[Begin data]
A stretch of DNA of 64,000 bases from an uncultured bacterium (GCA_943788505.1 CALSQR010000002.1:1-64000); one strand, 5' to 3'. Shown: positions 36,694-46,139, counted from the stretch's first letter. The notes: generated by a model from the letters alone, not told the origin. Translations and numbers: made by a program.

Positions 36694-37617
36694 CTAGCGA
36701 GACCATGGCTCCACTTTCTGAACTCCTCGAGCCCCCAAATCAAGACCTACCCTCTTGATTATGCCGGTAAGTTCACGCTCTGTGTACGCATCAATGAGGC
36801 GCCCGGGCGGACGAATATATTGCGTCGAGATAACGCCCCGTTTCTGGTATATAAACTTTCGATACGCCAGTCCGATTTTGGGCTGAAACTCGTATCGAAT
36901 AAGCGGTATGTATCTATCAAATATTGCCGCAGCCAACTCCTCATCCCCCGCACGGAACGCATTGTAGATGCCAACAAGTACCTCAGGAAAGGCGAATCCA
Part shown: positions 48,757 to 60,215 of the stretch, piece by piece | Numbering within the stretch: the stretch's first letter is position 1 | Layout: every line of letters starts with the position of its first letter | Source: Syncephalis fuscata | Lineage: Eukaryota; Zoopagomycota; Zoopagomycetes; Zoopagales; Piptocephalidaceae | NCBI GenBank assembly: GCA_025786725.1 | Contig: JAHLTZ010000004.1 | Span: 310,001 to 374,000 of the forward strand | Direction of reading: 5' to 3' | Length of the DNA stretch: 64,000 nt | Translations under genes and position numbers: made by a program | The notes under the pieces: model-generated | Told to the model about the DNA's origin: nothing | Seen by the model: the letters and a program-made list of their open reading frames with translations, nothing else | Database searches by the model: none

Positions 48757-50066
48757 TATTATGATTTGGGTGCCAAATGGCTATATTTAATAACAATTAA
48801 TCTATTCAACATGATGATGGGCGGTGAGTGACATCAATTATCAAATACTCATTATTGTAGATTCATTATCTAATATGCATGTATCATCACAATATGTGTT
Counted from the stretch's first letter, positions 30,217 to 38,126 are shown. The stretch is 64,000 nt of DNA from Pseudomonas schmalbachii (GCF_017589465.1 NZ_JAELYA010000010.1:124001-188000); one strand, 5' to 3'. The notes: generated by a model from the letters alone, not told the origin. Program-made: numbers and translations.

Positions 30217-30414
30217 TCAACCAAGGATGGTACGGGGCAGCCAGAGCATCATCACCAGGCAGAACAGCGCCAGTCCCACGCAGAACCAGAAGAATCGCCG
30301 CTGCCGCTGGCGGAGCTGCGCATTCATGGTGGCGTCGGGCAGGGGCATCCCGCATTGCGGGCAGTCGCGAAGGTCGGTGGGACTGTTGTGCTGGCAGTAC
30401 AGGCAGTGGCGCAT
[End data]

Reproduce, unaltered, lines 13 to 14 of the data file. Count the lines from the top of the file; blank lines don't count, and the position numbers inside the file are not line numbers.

30217 TCAACCAAGGATGGTACGGGGCAGCCAGAGCATCATCACCAGGCAGAACAGCGCCAGTCCCACGCAGAACCAGAAGAATCGCCG
30301 CTGCCGCTGGCGGAGCTGCGCATTCATGGTGGCGTCGGGCAGGGGCATCCCGCATTGCGGGCAGTCGCGAAGGTCGGTGGGACTGTTGTGCTGGCAGTAC